The Knesset and the House of Commons have almost nothing in common. But in recent weeks, a strange “Israelization” seems to have been creeping into Westminster.
Echoes of the toxic Israeli political discourse could be heard on the green benches. They were there two weeks after Britain’s Supreme Court ruled that Prime Minister Boris Johnson’s decision to prorogue Parliament had been unlawful and after Attorney General Geoffrey Cox (in Britain this is a political appointment, equivalent to Israel’s justice minister) threatened that in the future the politicians might appoint the judges and the powers of the Supreme Court would be curtailed.
Haaretz Weekly Ep. 43
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Next, it was Johnson’s turn to accuse the opposition of voting for a “surrender act” when a majority in Parliament passed a law preventing Britain from leaving the European Union without a deal on October 31. When lawmakers accused him of inciting violence against them, he retorted: “I’ve never heard such humbug in all my life.” Johnson — whose political survival depends on his ability to deliver Brexit by the end of the month, with or without a deal — is leading an assault on British law and parliamentary procedure. He has so far refused even to publicly commit to abiding by the law passed last month to prevent a no-deal Brexit.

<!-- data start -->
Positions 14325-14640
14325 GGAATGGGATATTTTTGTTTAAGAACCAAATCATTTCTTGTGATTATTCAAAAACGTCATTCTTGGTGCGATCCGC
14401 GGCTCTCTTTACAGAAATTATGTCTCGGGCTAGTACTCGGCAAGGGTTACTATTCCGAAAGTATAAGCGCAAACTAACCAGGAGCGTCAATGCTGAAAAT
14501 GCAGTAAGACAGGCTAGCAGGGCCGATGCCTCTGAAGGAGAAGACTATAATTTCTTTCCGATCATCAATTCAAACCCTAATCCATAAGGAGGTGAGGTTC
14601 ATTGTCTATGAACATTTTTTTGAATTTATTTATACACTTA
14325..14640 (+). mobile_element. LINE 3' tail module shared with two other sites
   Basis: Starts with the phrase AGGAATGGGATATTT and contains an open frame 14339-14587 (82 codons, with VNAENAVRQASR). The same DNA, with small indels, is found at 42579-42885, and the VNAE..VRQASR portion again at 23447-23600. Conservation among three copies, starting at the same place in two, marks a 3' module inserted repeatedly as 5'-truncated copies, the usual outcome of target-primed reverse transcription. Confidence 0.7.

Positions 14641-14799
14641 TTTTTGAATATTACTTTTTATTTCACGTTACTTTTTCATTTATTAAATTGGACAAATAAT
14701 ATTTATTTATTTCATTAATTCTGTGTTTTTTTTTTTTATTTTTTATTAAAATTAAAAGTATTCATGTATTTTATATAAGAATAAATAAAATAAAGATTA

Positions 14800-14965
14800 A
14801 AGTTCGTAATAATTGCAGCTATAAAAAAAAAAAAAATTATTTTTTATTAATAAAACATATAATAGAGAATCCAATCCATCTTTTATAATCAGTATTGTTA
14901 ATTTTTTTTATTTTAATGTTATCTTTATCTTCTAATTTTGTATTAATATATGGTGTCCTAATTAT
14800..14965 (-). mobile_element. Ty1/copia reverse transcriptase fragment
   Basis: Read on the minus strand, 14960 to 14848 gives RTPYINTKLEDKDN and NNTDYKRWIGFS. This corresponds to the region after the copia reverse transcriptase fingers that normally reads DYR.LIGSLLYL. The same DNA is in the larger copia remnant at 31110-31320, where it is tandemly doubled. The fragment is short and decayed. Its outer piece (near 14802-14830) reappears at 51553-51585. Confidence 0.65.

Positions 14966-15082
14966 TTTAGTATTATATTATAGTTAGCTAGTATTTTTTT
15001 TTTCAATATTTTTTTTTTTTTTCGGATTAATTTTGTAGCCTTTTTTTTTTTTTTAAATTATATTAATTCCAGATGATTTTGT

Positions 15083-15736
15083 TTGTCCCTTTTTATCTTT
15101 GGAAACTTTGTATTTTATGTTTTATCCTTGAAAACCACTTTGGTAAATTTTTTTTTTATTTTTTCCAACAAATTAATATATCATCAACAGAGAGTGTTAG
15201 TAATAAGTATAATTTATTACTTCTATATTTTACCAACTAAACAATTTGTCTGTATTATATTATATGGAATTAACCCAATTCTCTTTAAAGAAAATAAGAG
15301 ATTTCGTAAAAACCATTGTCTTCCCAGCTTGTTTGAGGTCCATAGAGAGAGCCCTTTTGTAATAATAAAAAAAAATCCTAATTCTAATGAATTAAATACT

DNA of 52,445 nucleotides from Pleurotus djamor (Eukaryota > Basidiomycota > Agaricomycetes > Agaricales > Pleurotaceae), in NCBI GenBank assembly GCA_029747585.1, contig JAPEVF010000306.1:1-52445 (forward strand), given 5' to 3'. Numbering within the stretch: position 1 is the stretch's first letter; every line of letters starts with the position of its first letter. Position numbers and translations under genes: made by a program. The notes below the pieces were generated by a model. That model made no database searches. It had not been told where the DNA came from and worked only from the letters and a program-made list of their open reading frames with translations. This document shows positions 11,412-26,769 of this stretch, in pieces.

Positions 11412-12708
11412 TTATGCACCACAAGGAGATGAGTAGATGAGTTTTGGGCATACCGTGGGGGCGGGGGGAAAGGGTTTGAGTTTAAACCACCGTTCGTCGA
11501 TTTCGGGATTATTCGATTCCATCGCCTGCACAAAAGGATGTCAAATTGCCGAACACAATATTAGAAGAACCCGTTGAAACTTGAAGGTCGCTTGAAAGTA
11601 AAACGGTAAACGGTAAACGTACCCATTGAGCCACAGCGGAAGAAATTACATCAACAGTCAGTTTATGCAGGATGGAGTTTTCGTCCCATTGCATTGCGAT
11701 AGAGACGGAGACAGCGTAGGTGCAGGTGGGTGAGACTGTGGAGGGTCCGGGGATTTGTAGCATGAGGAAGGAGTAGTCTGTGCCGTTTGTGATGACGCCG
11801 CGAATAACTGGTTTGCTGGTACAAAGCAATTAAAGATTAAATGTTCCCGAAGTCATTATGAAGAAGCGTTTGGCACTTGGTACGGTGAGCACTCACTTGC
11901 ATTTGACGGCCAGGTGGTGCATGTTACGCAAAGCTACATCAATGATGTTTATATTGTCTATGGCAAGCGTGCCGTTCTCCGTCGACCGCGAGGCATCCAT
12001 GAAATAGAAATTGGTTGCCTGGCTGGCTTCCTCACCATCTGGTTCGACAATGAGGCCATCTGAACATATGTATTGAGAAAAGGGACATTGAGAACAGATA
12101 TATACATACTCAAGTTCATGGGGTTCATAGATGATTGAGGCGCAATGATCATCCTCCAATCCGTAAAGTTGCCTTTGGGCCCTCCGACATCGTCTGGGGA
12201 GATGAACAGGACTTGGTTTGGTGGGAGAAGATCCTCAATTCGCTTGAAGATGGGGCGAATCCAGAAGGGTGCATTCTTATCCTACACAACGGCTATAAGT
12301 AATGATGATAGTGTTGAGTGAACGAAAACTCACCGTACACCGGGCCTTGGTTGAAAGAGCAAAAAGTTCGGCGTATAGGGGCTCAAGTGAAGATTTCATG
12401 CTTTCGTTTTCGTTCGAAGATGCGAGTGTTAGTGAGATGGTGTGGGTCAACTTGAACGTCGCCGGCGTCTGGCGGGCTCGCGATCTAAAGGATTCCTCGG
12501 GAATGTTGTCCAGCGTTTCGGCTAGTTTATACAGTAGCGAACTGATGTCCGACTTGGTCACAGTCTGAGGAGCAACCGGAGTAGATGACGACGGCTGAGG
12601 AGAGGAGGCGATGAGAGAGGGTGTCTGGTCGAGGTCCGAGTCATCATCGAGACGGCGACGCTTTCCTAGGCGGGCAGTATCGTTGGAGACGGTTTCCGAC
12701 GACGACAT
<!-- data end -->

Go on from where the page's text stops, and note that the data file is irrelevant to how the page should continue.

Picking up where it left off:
What Prime Minister Benjamin Netanyahu has been doing in his attempt to avoid justice in his three corruption cases — trying to cobble together a majority in the Knesset that would support granting him immunity from prosecution, and a law bypassing the High Court of Justice’s power to quash that immunity — are disconcertingly similar.
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When that majority evaded him in May, he defied every precedent and used an obscure clause in the electoral laws to dissolve the Knesset that had just been sworn in. And last month, when the polls made clear he would not win a majority again, he tried to launch a major military campaign in Gaza a week before the election without consulting properly with his cabinet, and was prevented from doing so by the attorney general (thankfully, a nonpolitical position in Israel).